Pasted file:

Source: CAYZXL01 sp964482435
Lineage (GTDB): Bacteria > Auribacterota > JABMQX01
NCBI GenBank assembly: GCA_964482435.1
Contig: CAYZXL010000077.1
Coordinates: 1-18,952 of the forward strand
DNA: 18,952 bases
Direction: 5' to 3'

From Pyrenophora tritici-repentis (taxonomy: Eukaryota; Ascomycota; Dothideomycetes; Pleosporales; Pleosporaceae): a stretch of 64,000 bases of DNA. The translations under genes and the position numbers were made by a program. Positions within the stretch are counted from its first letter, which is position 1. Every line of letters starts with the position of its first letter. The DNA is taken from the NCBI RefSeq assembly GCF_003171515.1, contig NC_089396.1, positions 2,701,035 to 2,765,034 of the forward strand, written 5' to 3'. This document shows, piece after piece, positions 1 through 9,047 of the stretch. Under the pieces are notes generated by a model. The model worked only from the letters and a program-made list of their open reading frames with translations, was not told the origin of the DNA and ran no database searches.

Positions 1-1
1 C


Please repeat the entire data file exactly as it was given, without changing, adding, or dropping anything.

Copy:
Source: CAYZXL01 sp964482435
Lineage (GTDB): Bacteria > Auribacterota > JABMQX01
NCBI GenBank assembly: GCA_964482435.1
Contig: CAYZXL010000077.1
Coordinates: 1-18,952 of the forward strand
DNA: 18,952 bases
Direction: 5' to 3'

From Pyrenophora tritici-repentis (taxonomy: Eukaryota; Ascomycota; Dothideomycetes; Pleosporales; Pleosporaceae): a stretch of 64,000 bases of DNA. The translations under genes and the position numbers were made by a program. Positions within the stretch are counted from its first letter, which is position 1. Every line of letters starts with the position of its first letter. The DNA is taken from the NCBI RefSeq assembly GCF_003171515.1, contig NC_089396.1, positions 2,701,035 to 2,765,034 of the forward strand, written 5' to 3'. This document shows, piece after piece, positions 1 through 9,047 of the stretch. Under the pieces are notes generated by a model. The model worked only from the letters and a program-made list of their open reading frames with translations, was not told the origin of the DNA and ran no database searches.

Positions 1-1
1 C